Friday, March 10, 2006


When I was a school-kid, we lived in a house trailer about 10' by 40' with an extra room built onto each entrance. There was a wood stove in one of these extensions, a propane stove in the kitchen in one end of the trailer, and a propane heater in the hallway towards the other end. None of these heat sources had any forced air circulation; the warmed air just spread where it would. The space under the trailer was closed in with plywood and straw bales to help keep the floor a little less icy, but that tactic only goes so far. Warm air rises. Arctic air masses are cold. I remember I used to sit on the kitchen table, with my feet on the seat of my chair, to get comfortable.

I don't know how many years we lived in the trailer - a couple of years at Saskairie, I guess, and then maybe four or five years at the present farm. My father was building a new house, with help from Mom and tool-fetching and board-holding by the rest of us. I think I was twelve when we moved out of the trailer. The new house was far from finished, but I had developed chilblains.

I don't remember whether my condition was really unmanageable, or whether it just convinced my parents that they had had enough of managing under conditions that were, shall we say, out of fashion. I do remember that when we first moved in, I rushed into my new all-to-myself bedroom and did a somersault on the bed, ending with my heels embedded in the wall. Fortunately the drywall hadn't been finished and painted yet.

All that was a long time ago. Still, when I felt the itch and saw the puffy redness in my toes a week or so ago, I knew exactly what it was.

Garth welcomed the excuse to turn the thermostat back up.

It has crept back downward, though, and he's away this weekend, so it's all the way back to about 17 Centegrade, and colder overnight. (C stands for Celsius, too, but as Dad always pointed out, Centegrade is much more meaningful.) My toes are complaining a little, so I'm working on self diagnosis.
Chilblains are usually caused by an abnormal reaction of the body to the cold. People who have poor circulation, an inadequate diet, or an allergic response to low temperatures are vulerable to chilblains.
An "allergic response to low temperatures"?? Yikes! I refuse to admit that I have that.

An "inadequate" diet - what does that mean? I know mine is not the best, but it's probably above average. Still, it won't hurt to work on the fruit and veggies angle.

Poor circulation. Yep. I spend way too much time on this computer chair. And while I'm here, I get so preoccupied, I don't even notice that my feet are cold. I've always had trouble with foot cramps, too - they're my nemesis while curling - so this looks like the first place to apply some effort.

What to do about it? Get out of this chair... do I have to? Okay, okay, I'll set some limits. But will that be enough?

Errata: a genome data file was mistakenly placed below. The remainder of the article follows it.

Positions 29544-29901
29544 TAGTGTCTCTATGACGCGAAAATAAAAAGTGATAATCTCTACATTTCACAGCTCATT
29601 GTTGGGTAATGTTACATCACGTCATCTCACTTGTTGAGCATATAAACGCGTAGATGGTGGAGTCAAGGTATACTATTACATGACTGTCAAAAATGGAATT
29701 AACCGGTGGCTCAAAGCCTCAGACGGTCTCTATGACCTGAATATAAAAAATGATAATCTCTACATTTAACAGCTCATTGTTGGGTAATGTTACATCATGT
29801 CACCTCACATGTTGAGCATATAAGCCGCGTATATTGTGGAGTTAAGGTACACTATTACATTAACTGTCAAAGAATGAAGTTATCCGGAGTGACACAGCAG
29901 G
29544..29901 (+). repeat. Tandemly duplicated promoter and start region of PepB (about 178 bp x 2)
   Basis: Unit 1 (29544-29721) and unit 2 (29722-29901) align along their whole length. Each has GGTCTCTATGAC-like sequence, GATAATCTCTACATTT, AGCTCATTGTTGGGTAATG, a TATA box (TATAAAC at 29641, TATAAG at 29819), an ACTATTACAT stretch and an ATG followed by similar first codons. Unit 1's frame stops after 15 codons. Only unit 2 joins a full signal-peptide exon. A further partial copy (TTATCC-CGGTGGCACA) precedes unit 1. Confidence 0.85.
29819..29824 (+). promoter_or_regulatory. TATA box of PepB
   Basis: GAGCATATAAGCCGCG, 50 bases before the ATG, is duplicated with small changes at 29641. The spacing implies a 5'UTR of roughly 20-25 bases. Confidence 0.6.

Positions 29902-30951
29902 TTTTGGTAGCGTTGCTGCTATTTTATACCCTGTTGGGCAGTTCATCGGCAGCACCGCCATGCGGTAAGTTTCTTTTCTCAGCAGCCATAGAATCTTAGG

Well, I could order a special formula of cayenne, ginger, garlic and ginkgo. Take a pill. Or I could just put more cayenne and garlic in everything, and maybe buy some seeds for the garden.

I could try some hot and cold treatments, but I'm not fond of water. Nice thought, but it just wouldn't happen. Unless I could just run around the outside of the house in bare feet and then stand on a register? Um, no. Garth's family does that for sport, and takes videos of all the screaming people in swimwear running through the snow. I watch through the window.

Nobody out there mentioned it, but I think my treatment of choice is going to be Tai Chi. Somehow I've let the Tai Chi slide over the last few years, but Garth and the folks at Pheasant Rump got me going again. I was there teaching the Tai Chi Chi Kung breathing form for almost two hours yesterday. After I left I had a bit of a headache, and then later a very hot face. I thought I was getting sick, but this morning I seem to be fine, and I'm thinking it might have been the breathing form. Got some stuff circulating, I suspect. I remember when I used to play Tai Chi a lot, there were several times while playing through the long form, I would notice one hand turning quite warm and the other icy cold. It worried me a little at the time, but I didn't notice any ill effects after that. I hope it will toughen me up so I can generate my own heat, or at least make me more aware of my body so that I notice when I need a blankie for my feet.

Of course, if I had a wood stove, I'd probably be so active cutting wood and gathering kindling that my circulation would be just fine. And the hot and cold treatments would be automatic.

But the wood stove awaits the renovations, which await the money, and I'm not sure yet where that's coming from. Meantime, more Tai Chi and less blogging.

1 comment:

jill said...

I've lost my "recipe" for foot warming powders but do know that some cayenne pepper in the socks will help warm the feet. There's more to the forgotten recipe but I do know this girls used to do it when they were papergirls.

I hope you warm up soon!